In the novel “Caught” by Harlan Coben, a man who took the fall for a college prank gone horribly wrong decides, decades later, to exact revenge on the four fraternity brothers who were also involved but never implicated. So he sets out to ruin their reputations by posting vicious lies and rumors about them on Internet blogs and chat rooms — anonymously, of course.
Coben never actually mentions whether or not his deranged antagonist is a college football fan, but I wouldn’t be surprised.
That incisive commentary on our high-speed Internet society, in which hard-won reputations can be ruined in less time than it takes to download a YouTube video, hit close to home: I too, like embattled Georgia Coach Mark Richt, have been the victim of such attacks — as, no doubt, have many of you.
In fact, I sometimes think we’ve entered an era in which, instead of enjoying Andy Warhol’s oft-cited “15 minutes of fame,” we’re all destined to suffer 15 minutes of defamation.
Normally, I wouldn’t pay much attention to the sort of petty rumor mongering and ugly personal attacks to which I was subjected. After writing opinion pieces for 10 years, I’ve developed a pretty thick skin. But there seems to be something about the electronic medium that lends instant credibility to faceless posters, as if commenting anonymously online somehow constituted being “published.”
And the real problem, from the victim’s point of view, is that no matter how ridiculous the unattributed assertions, a certain percentage of the people who read them will simply shake their heads and say to themselves, “Really? I had no idea. Somebody ought to do something.”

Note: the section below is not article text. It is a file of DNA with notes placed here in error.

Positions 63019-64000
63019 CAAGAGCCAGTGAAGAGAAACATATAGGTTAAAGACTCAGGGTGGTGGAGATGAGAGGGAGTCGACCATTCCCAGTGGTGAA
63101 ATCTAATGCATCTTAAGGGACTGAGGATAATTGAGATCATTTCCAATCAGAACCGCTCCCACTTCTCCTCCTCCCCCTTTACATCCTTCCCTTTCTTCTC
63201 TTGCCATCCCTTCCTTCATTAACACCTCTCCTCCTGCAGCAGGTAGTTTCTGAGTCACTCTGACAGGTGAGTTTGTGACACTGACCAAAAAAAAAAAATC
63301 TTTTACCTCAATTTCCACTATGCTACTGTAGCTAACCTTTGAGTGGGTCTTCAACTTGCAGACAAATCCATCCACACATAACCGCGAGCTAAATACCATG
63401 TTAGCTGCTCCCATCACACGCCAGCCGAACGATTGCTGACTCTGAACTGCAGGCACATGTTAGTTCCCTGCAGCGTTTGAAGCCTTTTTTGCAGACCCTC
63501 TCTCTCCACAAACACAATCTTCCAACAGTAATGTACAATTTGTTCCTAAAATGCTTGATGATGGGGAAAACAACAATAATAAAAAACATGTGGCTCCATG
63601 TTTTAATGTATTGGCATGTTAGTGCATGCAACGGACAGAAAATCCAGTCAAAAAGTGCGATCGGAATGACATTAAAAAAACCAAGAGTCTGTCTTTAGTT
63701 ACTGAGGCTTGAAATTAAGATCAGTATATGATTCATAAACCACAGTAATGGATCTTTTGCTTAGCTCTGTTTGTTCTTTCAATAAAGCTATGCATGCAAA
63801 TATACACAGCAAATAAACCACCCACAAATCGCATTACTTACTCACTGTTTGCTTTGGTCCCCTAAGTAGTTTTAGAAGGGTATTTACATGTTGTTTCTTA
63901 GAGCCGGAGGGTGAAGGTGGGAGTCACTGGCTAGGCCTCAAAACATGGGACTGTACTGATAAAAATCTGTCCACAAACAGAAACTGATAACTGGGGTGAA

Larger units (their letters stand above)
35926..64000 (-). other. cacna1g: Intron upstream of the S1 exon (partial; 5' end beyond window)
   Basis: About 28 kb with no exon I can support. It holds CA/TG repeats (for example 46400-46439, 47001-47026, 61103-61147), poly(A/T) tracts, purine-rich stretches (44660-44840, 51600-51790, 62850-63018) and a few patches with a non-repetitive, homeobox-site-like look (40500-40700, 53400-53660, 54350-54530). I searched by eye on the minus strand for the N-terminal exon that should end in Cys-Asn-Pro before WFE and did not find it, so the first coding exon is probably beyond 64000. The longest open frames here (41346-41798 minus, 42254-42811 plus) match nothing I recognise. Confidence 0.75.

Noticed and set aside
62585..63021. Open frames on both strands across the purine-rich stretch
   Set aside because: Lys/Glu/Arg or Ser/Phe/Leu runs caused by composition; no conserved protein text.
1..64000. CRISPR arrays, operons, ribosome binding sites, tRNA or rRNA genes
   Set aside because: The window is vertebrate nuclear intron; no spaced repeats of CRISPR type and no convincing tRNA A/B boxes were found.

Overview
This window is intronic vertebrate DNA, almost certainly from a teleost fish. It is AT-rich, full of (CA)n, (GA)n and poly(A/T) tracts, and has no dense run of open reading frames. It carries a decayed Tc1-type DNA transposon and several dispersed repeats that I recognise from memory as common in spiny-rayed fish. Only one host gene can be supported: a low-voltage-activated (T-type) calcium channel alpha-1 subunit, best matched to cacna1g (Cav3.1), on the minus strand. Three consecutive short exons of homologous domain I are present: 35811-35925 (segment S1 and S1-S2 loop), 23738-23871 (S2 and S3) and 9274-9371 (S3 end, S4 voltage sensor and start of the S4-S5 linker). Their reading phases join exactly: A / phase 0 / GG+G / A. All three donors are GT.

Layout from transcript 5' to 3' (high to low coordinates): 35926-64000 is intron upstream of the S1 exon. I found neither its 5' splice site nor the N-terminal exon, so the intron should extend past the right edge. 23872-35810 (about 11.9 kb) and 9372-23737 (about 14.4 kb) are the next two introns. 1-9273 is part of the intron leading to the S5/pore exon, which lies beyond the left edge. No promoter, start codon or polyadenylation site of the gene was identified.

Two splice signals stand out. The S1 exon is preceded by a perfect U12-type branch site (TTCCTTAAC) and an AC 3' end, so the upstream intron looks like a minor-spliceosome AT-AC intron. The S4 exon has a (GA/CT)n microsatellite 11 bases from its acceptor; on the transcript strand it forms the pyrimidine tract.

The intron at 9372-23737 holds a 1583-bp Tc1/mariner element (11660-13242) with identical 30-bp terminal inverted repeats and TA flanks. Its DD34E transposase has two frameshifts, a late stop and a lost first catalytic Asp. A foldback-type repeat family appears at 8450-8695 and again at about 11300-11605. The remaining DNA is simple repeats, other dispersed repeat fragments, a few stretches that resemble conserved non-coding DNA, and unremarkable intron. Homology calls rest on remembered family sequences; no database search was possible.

That’s how reputations are destroyed, while those doing the destroying cravenly evade any accountability for their actions.
Of course, there are times when the desire for anonymity is reasonable. Some bloggers and commenters risk losing their jobs or face other forms of retaliation if they use their real names, especially if their real names happen to be Urban and Steve.
So my answer to the question posed in the title is this: Anonymity is morally defensible when its purpose is to protect one’s livelihood, but it becomes cowardice — and thus reprehensible — when used to provide cover for character assassination.
While that sort of behavior might be expected from 30-something sports geeks who still live with their parents, I’d like to think that the standard is a little higher for the rest of society.
I’d really, really like to think that.
How should we collectively respond to these affronts to human decency? Perhaps we can agree not to put any credence in anonymous posts or comments. If people want to enter the fray, let them do so under their own names. Let them be accountable for their words. And if they’re not willing to do that, then their words should carry no weight.
None at all.
Rob Jenkins is a free-lance writer who lives in Lawrenceville. E-mail him at email@example.com.